A Picture Postcard

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And so, finally, the ferry boat ground to a halt, and after some protracted rumbling and shaking, the din of the many noises it made subsided too. Looking down towards the lower deck, Algy saw that the crew member who had beckoned to him on the other side of the water was waving at him again, apparently now wishing him to disembark. Algy fluttered unsteadily off the boat, and landed as soon as possible on the concrete slipway, feeling decidedly wobbly.

Looking around, he discovered that he had arrived at one side of a very pretty circular bay. He could see at once that there was much to discover and explore, but he felt rather peculiar, and decided that perhaps he should take a wee bit of time to steady himself first, as the ground seemed to be going up and down beneath him in a most unusual way. Getting to his feet, Algy tested his wings carefully, to make sure that he could fly in a reasonably straight line, then lifted himself slowly into the air and rose a short distance up the hillside which climbed very steeply above the water. Flying vertically upwards seemed to be much more of an effort than usual, so he stopped at the earliest opporunity, alighting on a low, ivy-covered wall which seemed to provide both a comfortable perch and a fine view of the bay. Settling himself down to rest, Algy gazed out at the scene in front of him. Apparently he had arrived in a picture postcard…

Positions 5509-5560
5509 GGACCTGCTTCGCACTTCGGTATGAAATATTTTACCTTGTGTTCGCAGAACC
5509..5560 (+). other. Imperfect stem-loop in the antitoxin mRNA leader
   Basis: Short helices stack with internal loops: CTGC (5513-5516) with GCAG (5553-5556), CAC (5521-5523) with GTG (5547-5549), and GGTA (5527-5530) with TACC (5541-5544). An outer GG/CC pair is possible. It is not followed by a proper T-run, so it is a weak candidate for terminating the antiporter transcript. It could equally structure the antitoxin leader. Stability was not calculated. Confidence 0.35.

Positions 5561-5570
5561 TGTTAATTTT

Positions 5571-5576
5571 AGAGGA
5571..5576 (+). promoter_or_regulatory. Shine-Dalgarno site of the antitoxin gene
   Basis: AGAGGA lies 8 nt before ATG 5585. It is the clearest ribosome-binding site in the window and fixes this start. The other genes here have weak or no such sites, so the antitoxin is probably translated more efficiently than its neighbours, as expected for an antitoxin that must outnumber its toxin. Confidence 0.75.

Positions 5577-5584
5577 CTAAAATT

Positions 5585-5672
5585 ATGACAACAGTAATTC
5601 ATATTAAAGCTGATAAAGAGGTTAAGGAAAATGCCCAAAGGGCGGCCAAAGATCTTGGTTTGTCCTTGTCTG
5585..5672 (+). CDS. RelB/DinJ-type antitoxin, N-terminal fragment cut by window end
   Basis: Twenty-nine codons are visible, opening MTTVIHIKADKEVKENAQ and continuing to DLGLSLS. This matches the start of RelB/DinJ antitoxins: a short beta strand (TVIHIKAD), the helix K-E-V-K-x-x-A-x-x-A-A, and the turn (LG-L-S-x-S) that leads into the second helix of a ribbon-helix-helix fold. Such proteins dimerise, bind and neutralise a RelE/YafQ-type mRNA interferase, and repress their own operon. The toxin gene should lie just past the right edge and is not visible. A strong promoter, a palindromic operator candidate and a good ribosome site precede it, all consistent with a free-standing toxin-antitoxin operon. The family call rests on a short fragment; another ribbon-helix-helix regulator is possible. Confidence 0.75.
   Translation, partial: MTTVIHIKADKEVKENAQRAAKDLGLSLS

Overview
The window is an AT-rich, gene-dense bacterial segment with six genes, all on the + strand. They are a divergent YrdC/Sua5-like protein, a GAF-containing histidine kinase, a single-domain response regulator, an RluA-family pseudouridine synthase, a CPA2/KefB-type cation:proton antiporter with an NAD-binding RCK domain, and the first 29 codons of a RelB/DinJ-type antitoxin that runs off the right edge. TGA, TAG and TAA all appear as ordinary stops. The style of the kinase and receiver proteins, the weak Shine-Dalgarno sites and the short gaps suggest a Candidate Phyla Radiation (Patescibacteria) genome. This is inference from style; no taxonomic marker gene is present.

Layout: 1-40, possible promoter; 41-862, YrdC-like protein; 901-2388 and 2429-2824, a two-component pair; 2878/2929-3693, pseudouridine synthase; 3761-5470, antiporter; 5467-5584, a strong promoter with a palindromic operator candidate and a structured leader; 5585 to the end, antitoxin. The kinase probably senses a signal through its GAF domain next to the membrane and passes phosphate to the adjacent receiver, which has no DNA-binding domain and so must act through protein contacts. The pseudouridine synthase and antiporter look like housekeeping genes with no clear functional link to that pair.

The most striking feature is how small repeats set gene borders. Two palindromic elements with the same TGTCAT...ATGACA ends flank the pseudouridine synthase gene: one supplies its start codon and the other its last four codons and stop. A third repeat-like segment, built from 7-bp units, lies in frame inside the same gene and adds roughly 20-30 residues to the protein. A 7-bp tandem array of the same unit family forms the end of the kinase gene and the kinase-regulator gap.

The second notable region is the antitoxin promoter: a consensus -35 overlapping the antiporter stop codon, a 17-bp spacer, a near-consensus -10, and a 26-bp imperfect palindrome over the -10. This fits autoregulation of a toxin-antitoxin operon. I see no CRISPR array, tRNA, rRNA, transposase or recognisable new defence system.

By the Orange Buoy…

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It was too altogether too slimy on the jetty, as well as being uncomfortably exposed to the wind, so Algy hopped over to a grassy patch on the foreshore and tucked himself down behind a large orange buoy. Dark showers were sweeping across the sky at regular intervals, but in between the downpours the sun lit up the world with a beautiful, stormy light, and Algy decided to watch it until the next icy squall swept in from the sea…